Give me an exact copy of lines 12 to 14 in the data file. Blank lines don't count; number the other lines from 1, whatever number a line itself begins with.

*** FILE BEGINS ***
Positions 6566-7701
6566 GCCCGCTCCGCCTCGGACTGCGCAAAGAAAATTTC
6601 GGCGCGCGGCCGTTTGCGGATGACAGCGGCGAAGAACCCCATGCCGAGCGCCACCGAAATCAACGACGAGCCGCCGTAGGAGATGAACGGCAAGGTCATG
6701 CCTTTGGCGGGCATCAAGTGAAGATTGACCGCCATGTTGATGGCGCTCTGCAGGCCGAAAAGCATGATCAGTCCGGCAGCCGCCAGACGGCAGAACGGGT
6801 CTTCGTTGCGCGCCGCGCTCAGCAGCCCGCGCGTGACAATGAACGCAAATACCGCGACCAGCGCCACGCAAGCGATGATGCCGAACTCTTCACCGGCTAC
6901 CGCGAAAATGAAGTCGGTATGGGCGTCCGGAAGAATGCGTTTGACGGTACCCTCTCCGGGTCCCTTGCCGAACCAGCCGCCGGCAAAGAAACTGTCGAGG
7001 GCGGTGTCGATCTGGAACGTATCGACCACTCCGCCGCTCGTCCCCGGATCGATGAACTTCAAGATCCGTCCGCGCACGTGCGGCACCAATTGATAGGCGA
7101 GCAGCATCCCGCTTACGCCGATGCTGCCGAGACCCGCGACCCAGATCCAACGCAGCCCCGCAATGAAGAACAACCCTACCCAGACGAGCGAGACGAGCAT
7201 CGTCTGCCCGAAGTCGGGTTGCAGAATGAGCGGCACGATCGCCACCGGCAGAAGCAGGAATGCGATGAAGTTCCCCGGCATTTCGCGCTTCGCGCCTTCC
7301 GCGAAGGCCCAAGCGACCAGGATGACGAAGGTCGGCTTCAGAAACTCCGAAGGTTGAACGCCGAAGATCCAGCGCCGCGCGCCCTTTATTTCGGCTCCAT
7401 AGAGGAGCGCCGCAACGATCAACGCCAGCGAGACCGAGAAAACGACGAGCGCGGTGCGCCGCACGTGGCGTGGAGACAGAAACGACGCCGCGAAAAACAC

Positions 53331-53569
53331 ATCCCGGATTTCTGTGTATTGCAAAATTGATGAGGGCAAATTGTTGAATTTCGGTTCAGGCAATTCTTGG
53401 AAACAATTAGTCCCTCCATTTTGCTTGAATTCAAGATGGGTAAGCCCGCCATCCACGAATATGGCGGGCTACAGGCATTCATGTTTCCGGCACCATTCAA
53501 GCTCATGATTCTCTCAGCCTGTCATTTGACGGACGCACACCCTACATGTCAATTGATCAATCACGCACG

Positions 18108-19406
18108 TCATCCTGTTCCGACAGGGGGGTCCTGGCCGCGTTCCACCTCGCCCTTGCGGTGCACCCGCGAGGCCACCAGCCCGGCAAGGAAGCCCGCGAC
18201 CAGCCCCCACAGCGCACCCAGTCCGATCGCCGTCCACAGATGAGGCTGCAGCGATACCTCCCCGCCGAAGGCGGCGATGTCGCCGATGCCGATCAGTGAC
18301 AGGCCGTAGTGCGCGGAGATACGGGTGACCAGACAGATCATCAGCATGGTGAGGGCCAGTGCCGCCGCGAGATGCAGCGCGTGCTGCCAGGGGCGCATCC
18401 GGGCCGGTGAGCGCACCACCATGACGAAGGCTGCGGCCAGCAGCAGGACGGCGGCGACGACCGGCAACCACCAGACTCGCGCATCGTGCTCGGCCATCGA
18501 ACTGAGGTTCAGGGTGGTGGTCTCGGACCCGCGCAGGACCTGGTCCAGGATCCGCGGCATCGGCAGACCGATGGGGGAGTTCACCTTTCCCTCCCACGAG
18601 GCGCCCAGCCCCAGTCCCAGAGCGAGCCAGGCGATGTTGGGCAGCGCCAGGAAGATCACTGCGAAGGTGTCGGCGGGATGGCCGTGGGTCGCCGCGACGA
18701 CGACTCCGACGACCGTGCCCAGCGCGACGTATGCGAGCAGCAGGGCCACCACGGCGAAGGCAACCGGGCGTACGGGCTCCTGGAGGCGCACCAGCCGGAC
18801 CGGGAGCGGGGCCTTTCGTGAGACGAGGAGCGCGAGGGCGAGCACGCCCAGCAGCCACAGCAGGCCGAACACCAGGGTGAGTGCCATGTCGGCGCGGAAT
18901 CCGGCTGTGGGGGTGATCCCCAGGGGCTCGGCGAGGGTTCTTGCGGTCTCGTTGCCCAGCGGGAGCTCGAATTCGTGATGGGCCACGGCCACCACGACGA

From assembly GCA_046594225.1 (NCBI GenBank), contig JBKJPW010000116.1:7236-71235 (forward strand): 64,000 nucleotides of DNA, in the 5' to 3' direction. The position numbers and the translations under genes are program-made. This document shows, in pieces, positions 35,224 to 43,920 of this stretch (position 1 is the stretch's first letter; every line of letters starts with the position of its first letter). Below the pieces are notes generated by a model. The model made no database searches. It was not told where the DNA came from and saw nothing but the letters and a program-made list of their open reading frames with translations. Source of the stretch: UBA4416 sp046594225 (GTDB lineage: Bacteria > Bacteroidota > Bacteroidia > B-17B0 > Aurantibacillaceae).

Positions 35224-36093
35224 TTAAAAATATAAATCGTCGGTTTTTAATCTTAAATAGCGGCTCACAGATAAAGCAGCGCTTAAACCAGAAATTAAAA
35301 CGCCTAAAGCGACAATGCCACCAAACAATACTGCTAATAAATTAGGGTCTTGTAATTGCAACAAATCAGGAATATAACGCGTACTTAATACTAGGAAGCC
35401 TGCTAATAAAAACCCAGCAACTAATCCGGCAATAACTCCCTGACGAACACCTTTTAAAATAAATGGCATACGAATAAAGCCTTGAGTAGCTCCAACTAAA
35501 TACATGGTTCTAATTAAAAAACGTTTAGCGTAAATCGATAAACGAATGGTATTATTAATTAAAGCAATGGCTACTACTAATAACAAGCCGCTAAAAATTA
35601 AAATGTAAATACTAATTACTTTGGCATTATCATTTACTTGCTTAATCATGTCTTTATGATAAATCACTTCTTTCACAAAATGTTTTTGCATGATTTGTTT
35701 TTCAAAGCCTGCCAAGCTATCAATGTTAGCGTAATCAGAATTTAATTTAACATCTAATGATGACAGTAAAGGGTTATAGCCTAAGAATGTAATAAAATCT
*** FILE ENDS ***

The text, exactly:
Positions 53331-53569
53331 ATCCCGGATTTCTGTGTATTGCAAAATTGATGAGGGCAAATTGTTGAATTTCGGTTCAGGCAATTCTTGG
53401 AAACAATTAGTCCCTCCATTTTGCTTGAATTCAAGATGGGTAAGCCCGCCATCCACGAATATGGCGGGCTACAGGCATTCATGTTTCCGGCACCATTCAA